When I see the pictures from Bucha, I feel a part of me dying, losing hope, falling into fear, closing down. And when I meditate, I feel the ache in my gut, in my legs, in my face.
My years on the cushion have taught me to just feel, just feel.
Drop the commentary. Drop the narratives. Simply be with fear, anger, and rage dispassionately as they play themselves out in the psyche. Watch the enticements toward reactivity, but don't follow them. Just watch the mind looping, looping.
The Buddha pointed out the many conditioned loops the mind can go through, and a way out. The big loop, of course, is samsara. And the way out is always through–clean through our resistance.
A clean death leads to a clean resurrection. By clean, I mean free from reactivity and resistance.
This is the work of meditation. Observing our resistance and feeling our way through, not falling into reactivity, and coming out alive, fresh, newly emboldened to work for the benefit of others.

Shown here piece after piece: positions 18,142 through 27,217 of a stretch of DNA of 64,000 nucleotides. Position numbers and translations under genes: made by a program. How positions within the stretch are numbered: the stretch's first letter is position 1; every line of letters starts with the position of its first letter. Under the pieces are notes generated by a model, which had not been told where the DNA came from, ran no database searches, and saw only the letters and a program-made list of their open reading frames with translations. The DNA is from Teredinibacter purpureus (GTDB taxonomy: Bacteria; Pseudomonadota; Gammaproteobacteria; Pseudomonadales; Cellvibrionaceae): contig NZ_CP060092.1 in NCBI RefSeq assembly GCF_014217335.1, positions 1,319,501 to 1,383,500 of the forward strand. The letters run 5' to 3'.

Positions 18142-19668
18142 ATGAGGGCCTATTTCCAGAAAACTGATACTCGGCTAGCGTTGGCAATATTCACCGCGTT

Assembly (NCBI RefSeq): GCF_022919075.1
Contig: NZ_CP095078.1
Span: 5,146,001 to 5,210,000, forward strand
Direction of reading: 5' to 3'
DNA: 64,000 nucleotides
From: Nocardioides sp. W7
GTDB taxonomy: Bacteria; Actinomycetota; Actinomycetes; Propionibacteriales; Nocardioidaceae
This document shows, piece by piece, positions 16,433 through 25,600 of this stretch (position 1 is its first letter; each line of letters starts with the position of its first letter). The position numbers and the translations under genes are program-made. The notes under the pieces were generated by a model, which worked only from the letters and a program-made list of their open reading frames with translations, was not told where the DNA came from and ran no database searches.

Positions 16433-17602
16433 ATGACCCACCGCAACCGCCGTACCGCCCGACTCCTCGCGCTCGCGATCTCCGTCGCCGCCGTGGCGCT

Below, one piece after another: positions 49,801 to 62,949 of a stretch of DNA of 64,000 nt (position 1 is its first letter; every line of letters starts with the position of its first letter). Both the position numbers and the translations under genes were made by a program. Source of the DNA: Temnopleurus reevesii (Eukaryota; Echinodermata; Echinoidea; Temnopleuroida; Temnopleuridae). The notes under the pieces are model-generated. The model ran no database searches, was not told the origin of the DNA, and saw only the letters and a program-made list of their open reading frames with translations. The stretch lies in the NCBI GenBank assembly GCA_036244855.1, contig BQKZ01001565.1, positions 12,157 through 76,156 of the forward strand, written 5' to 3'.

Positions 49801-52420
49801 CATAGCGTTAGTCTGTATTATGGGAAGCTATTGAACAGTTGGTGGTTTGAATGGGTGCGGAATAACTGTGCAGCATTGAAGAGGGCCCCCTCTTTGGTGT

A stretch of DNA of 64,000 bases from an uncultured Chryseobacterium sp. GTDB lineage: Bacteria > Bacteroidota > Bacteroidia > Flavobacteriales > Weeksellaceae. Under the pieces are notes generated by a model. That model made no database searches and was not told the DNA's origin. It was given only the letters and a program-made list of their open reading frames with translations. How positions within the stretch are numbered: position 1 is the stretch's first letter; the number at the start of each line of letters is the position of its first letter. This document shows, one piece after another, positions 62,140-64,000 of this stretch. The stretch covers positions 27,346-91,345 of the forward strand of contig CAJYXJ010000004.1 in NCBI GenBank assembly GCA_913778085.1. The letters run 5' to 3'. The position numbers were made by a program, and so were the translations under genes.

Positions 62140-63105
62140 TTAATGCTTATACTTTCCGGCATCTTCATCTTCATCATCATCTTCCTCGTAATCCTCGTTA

I can’t remember who said this–that our pain for the world, of seeing the image from Bucha–is not a mistake to be corrected. Our attempts to get rid of this pain, through anger or hatred, only make it worse, as the Buddha never tired of telling us.
I can see the Four Noble Truths everywhere I look. The truth of this world is painful, but ignorance is more painful. The path is through the pain.
The Egyptian novelist Naguib Mahfouz, who won the Nobel Prize for Literature in 1988, wrote in one of his novels: